"There's a lot of research and interest going into technology for seniors," says Kari Olson, chief innovation and technology officer for Front Porch, a not-for-profit that provides support services for senior communities. "It's usually designed to make sure that the older adult living alone has connection and help when needed."

Here are 10 tech tools for older adults:

Smartphone. More than 78 percent of Americans over 65 have cell phones, according to Pew data, though only 30 percent have smartphones. SeniorNet, which will celebrate its 30th anniversary next year, has seen its users' interest move from computers to mobile devices and tablets. In addition to using apps that appeal to all ages, such as email, news weather and social media, seniors can use apps to track their blood pressure, deliver medication reminders or play brain-enhancing games.

Tablets and e-readers. Many seniors are replacing their computers with tablets, which give them bigger screens for video conferencing with family, using email, sharing photos and doing Internet research. "They're using them in lieu of the desktop computer," Smith says. Reading books with either a tablet or an e-reader provides an option to make the type larger.

GPS. Whether it's a standalone unit or part of a smartphone, the Global Positioning System technology makes it easier for seniors, like young people, to find their way around. This is particularly helpful for people who retire to a new city or even move into a new neighborhood.

Skype or Facetime. Video call apps are particularly popular with seniors who have grandchildren and other family who live far away. "These interactions don't replace the face-to-face interaction but they can supplement it," Olson says.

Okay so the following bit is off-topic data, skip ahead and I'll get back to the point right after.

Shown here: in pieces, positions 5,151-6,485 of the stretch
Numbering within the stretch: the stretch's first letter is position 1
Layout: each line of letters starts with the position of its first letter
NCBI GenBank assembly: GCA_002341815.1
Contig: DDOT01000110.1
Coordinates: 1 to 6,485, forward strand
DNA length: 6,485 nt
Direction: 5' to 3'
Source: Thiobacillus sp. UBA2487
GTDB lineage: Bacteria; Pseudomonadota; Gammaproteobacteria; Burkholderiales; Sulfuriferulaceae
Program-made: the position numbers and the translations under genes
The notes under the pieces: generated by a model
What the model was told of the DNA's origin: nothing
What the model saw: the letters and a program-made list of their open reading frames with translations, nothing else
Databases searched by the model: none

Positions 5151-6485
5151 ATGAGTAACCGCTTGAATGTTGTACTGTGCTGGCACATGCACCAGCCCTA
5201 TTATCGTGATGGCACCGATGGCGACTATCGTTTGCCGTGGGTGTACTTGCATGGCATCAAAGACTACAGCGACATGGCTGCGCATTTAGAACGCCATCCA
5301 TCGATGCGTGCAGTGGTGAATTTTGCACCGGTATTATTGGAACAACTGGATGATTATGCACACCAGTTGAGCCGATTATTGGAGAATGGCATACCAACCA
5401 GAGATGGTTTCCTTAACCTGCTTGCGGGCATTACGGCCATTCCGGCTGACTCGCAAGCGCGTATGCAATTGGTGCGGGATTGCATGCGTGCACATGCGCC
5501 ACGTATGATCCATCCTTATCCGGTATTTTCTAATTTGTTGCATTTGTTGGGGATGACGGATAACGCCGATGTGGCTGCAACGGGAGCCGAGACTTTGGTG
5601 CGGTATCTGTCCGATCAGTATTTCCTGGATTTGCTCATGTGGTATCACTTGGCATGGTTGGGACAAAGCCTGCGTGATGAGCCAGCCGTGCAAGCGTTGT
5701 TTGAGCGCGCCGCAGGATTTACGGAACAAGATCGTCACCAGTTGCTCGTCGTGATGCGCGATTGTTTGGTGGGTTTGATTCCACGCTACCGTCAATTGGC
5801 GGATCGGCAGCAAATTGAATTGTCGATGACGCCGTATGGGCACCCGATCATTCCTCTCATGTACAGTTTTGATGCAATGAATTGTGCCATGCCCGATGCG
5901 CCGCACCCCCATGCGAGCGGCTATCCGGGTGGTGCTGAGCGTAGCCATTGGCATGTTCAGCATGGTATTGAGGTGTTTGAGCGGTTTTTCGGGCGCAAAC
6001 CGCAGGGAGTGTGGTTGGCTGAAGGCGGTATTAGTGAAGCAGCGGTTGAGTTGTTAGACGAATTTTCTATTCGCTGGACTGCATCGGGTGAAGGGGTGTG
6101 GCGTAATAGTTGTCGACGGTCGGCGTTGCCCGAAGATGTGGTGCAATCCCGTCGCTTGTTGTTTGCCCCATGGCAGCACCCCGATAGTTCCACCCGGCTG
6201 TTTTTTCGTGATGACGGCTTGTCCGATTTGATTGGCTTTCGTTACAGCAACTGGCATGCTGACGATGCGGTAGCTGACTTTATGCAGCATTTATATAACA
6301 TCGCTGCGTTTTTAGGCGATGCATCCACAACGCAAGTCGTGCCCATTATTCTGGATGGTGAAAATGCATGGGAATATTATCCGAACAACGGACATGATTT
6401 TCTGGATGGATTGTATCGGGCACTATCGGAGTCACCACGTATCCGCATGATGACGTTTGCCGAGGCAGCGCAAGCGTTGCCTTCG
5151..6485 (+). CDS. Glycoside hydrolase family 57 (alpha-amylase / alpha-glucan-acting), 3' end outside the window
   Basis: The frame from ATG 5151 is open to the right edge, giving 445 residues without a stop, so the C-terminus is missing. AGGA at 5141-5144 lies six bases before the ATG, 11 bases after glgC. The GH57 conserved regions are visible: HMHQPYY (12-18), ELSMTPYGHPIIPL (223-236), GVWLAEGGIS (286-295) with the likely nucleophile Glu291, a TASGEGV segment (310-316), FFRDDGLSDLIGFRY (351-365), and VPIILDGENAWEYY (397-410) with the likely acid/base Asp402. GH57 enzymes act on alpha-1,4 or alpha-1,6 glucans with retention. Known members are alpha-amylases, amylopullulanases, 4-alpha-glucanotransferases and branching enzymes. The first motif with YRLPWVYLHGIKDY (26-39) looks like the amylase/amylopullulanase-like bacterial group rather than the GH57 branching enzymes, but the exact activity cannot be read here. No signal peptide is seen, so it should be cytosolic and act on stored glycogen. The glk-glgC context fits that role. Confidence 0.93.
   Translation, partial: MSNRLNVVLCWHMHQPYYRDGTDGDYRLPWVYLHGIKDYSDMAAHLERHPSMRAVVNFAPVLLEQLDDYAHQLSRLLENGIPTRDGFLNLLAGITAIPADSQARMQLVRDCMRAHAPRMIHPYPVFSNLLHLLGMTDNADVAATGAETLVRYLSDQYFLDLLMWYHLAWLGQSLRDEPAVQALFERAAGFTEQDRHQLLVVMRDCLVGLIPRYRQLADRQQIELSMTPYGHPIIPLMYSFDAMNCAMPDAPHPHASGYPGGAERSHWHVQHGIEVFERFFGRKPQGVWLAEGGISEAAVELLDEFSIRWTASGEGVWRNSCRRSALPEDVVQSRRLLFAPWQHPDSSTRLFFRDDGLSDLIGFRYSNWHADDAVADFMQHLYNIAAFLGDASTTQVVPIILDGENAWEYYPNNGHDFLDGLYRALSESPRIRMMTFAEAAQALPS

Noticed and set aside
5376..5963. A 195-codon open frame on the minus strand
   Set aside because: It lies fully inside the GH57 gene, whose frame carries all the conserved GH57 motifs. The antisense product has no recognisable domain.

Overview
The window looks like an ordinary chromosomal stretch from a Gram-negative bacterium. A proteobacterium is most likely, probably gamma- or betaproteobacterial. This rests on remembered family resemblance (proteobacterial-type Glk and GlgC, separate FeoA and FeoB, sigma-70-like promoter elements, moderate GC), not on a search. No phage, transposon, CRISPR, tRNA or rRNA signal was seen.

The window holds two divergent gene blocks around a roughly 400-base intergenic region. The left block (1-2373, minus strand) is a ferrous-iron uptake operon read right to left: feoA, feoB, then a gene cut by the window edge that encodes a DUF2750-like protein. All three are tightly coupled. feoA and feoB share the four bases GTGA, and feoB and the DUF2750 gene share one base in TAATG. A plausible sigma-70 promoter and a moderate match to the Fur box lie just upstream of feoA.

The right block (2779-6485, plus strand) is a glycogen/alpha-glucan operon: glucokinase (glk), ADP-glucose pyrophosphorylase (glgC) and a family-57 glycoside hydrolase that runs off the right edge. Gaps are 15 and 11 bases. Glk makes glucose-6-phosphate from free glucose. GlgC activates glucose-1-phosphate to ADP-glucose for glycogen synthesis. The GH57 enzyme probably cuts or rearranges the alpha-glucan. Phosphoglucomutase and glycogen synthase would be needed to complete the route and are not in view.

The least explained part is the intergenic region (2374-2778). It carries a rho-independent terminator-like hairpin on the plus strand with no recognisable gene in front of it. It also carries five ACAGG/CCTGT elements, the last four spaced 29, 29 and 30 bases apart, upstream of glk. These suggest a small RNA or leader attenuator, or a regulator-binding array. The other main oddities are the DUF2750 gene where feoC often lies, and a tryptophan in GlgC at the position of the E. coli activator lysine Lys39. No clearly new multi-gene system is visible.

Fitness trackers. Wearable fitness monitors make it easy for older adults to monitor activity and sleep, ensuring that they get enough exercise. "The more informed people are about their own health and well-being, the better decisions they make for themselves," Olson says.

Medication monitors. New medication systems alert users when it's time to take medications, repeat the alert if the medication isn't taken within a certain time and call a caregiver if more time passes. Some are combined with medical alert systems that use cellphone technology and contact first the older person, then a friend or family member who has been programmed in ahead of time and then emergency response. "Medication errors are the No. 1 cause of hospitalizations in people over 75," Carle says. "It's an important issue at that age."

Smart watches. Stylish watches are replacing the old "I've fallen and I can't get up" pendants, which many seniors refuse to wear. A watch by Live!y, for example, not only is an alarm button, but also includes a medication reminder, fitness tracker, optional activity sensors for the home and will pair with a cellphone for use away from home. Plus, a fall detector is coming soon. UnaliWear expects to debut a smart watch next year that will include a voice-activated system to guide you home or find you if you become unresponsive.

Online estate repository. The online service Everplans is one option for creating a digital archive that includes wills, trust, passwords, advance directives, information about your home and more, with options to share information with family members.

Transportation apps. The ride-sharing services Uber and Lyft are designed to appeal to the digital natives who solve every problem with smartphone apps. But they also can be invaluable to seniors who no longer drive. In San Francisco, a new startup called Lift Hero is positioning itself as a ride-sharing service for the elderly, hiring medical professionals and students and training them to meet the needs of older passengers.

 

GPS insoles. A new product called the GPS SmartSole is an insole that can go into the shoes of someone with Alzheimer's so he can be easily found if he wanders off. You can set a perimeter and get a notification if the person leaves that area, plus track him via the GPS in the insoles. Similar technology exists in watches, but people with Alzheimer's or other types of dementia often are resistant to new devices they have to wear.

 

 

 

 

 

 

 

 

 

Teresa Mears Contributor